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Privacy and Confidentiality in the Therapeutic Relationship

Section 4
Protecting Victims of Violent Patients while Protecting Confidentiality

Question 4 | Test | Table of Contents

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The correct answer, of course, is Bcare is taken to determine the information's validity. The duty to warn, as I’ve just mentioned known as the Tarasoff Decision, overrides the client's right to give consent.

Answer Cthe client was instructed earlier about the limits of confidentiality, is false because the duty to warn applies even if the client was not previously instructed about it. C describes what would be a good practice, but it's not required.

Answer B, however, is required. It would be destructive to violate a client's confidentiality and raise the anxiety of a presumed threatened third party on the basis of invalid information.

Let’s look at Answer Dthe client has a serious and persistent mental illness, now this answer is incorrec because the duty to warn applies to persons with any diagnosis or even no diagnosis at all.

♦ Ethical Issues of Child Abuse and Confidentiality

Section 4 deals with the ethical issues and the conflict that arises related to child abuse and confidentiality.

Abuse of children, no doubt, is one of the greatest social maladies of our times. And current statistics, although staggering, may reflect only the surface of the problem as you are well aware.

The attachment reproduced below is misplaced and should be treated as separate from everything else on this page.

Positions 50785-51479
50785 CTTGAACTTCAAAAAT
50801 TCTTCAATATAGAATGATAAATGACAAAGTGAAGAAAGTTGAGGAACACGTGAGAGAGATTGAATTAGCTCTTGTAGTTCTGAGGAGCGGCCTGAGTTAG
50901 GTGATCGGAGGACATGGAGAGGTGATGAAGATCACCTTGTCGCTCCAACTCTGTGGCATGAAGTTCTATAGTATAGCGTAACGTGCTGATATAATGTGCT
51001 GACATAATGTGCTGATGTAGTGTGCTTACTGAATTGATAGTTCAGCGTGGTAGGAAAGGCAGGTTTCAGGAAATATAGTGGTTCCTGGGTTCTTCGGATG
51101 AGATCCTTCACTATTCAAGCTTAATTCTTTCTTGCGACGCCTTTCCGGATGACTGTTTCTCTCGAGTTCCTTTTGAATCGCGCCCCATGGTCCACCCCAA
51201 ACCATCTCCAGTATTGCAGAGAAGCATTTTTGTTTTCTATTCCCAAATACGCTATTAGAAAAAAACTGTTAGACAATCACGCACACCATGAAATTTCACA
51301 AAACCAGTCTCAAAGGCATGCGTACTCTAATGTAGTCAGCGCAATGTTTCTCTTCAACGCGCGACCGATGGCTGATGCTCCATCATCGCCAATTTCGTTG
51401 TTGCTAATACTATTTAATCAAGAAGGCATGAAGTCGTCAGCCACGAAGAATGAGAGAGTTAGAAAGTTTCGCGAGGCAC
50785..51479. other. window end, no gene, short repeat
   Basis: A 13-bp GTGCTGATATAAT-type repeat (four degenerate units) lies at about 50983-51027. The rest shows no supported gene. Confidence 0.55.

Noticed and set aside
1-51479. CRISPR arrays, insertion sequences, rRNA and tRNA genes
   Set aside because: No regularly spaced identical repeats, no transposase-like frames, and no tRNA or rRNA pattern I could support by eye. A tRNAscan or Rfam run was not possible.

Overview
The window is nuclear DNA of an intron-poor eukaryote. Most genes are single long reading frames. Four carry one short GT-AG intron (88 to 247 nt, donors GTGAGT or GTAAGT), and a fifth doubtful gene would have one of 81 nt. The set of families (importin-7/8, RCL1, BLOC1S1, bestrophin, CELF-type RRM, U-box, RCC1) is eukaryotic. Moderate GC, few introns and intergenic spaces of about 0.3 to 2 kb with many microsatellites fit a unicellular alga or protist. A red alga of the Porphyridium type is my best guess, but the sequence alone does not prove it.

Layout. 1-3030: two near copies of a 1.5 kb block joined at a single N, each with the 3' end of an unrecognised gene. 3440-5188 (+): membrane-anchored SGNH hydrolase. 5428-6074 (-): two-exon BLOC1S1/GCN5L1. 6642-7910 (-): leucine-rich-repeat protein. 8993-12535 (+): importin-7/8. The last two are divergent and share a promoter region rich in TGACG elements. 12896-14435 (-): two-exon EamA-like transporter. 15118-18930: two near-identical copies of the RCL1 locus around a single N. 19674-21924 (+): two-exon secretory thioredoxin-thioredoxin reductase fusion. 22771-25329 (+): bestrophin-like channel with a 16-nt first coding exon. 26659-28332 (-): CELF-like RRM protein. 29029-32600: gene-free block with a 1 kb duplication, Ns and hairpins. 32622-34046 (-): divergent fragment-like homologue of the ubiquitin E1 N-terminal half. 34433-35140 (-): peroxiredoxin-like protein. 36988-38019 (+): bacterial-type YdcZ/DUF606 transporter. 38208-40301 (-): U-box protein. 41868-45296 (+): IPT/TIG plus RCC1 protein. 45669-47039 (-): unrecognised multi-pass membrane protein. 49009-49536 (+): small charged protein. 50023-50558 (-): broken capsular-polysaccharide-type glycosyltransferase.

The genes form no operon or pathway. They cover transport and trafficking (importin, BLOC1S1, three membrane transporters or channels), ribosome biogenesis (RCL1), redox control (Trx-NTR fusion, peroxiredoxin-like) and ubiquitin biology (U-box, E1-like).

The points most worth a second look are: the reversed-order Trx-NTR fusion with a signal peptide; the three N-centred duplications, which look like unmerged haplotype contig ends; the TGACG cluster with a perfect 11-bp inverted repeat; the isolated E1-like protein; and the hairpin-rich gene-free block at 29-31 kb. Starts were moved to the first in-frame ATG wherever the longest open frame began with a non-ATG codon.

Human services professionals -- including psychologists, social workers, marriage and family therapists, mental health counselors, teachers, and psychologists -- are required by law, as you know, to report suspected child mistreatment or child abuse.

Let’s begin this section with a question to stimulate your thinking.

- Rothstein, M. A. (2014). Tarasoff Duties after Newtown. Journal of Law, Medicine & Ethics, 42(1), 104-109.
- Administration for Children & Families. (august 2014). Confidentiality Toolkit. U.S. Department of Health & Human Services, 1-129.

Peer-Reviewed Journal Article References:
Bersoff, D. N. (2014). Protecting victims of violent patients while protecting confidentiality. American Psychologist, 69(5), 461–467.

Hudgins, C., Rose, S., Fifield, P. Y., & Arnault, S. (2013). Navigating the legal and ethical foundations of informed consent and confidentiality in integrated primary care. Families, Systems, & Health, 31(1), 9–19.

Karnani, S. R., & Zelman, D. C. (2019). Measurement of emotional blackmail in couple relationships in Hong Kong. Couple and Family Psychology: Research and Practice, 8(3), 165–180.

Mimran, M. (2020). Review of flirting with death: Psychoanalysts consider mortality [Review of the book Flirting with death: Psychoanalysts consider mortality, by C. Masur, Eds.]. Psychoanalytic Psychology, 37(3), 259–261.

Mrkva, K., Cole, J. C., & Van Boven, L. (2021). Attention increases environmental risk perception. Journal of Experimental Psychology: General, 150(1), 83–102.

Nielsen, B. A. (2015). Confidentiality and electronic health records: Keeping up with advances in technology and expectations for access. Clinical Practice in Pediatric Psychology, 3(2), 175–178.

You are about to finish a session with Helen the mother and Jodie the daughter. You feel Helen has pent up hostilities towards her daughter. You notice as Jodie reaches for her school bag to leave, her sleeve pulls up to reveal a cut and a large bruise on her arm. The first thing you should do would be:
a. contact Child Protective Services about the possibility of abuse
b. ask Helen how the injury happened
c. wait until the next session to discuss the situation
d. ask the child in private how the cut and bruise happened
To select and enter your answer go to Test.

Section 5
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